Kenya’s Young KM Enthusiasts Have Projects Ready to Go
The latest SMR International e-Profile takes a look at the Information Africa Organization (IAO), reflecting on the potential that this exciting new initiative has for KM/knowledge sharing in Eastern Africa, as well as for Kenya’s role in the global economy.
Among programs currently being given attention is a plan to capture agricultural information from village elders and others who have traditionally shared their skills and management expertise through oral tradition and apprenticeships. The current plan is the focus of a group of ambitious pioneering students who have come up with a vision for capturing indigenous agricultural knowledge for posterity. Nerisa Kamar and Geoffrey Opile, pictured here, are part of a group studying agricultural information at Egerton University, located in Njoro, near Nakuru in the Rift Valley Province, and the driving force for their concept was the title of a recent course – Agricultural Knowledge Management – in which students were exposed to information gaps in agriculture that have led to a decline in agricultural productivity. Opile, a lecturer at the Rift Valley Technical Institute and Kamar, a consultant in The Sergio Vieira de Mello United Nations Library at Nairobi, are working with other students to bring the idea to the implementation stage, with the goal of capturing and disseminating agricultural information and knowledge for sustainability.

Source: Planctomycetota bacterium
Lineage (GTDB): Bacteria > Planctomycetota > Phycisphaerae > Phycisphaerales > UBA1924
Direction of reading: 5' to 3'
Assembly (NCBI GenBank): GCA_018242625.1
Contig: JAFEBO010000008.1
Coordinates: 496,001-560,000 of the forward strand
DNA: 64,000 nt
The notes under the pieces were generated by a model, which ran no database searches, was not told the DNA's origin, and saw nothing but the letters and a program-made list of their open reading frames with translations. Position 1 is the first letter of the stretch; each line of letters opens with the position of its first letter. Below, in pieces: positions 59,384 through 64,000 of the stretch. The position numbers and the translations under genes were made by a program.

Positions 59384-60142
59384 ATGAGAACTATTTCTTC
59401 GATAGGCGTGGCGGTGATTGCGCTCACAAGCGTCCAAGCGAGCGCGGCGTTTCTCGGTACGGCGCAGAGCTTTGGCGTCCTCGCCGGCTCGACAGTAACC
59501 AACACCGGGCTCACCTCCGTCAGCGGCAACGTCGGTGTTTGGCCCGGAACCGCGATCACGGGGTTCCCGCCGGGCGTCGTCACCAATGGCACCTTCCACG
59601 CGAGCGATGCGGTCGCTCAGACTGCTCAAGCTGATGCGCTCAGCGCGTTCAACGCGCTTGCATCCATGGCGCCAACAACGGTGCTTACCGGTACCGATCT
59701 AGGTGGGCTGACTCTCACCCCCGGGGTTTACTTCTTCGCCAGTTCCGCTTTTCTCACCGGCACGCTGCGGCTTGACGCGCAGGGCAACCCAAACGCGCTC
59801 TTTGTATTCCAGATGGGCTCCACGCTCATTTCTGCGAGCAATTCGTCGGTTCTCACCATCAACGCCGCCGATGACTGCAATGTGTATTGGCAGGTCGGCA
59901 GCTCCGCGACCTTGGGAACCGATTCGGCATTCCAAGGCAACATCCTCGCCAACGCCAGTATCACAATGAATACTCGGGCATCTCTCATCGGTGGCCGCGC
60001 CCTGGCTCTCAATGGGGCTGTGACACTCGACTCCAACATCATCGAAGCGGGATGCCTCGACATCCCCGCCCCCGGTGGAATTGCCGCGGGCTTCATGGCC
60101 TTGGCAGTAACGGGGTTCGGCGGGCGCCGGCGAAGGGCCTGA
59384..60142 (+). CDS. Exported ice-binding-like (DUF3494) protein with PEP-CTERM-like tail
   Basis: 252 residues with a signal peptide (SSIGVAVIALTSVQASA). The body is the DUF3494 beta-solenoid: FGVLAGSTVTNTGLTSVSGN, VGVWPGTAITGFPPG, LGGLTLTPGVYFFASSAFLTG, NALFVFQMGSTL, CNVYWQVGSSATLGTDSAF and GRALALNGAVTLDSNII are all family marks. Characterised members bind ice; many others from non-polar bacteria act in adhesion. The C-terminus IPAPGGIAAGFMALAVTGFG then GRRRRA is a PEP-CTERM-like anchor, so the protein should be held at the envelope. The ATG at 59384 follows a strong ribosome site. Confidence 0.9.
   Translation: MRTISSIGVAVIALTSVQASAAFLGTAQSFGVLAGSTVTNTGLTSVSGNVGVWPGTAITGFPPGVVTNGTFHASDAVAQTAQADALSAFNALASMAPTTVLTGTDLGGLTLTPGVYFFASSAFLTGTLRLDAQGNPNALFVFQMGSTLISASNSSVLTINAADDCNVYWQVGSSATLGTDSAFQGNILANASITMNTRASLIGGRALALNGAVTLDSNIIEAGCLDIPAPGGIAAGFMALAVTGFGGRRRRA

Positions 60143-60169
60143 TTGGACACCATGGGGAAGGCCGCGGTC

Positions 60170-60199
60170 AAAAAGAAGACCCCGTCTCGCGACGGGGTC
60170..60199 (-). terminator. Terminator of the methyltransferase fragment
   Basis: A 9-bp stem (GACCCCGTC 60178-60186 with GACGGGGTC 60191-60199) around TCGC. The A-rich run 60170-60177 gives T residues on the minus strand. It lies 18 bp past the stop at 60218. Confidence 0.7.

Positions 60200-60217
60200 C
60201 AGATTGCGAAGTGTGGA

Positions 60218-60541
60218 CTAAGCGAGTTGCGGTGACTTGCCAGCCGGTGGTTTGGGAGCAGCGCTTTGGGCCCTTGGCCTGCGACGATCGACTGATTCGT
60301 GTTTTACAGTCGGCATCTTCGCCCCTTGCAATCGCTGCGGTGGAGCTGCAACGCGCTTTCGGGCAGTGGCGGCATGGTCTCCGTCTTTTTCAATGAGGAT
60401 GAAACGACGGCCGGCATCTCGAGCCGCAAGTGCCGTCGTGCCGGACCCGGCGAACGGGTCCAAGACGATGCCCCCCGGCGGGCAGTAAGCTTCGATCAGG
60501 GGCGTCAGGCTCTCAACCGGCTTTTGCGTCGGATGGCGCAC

It is a perfect role for educated young Kenyans who are looking to not only build careers for themselves but to contribute to the national well being. As these young people learn about ICT and the principles of KM/knowledge services, and then use what they learn as they interact with local citizens who have knowledge to share, everyone stands to gain, at all levels of Kenya’s society.
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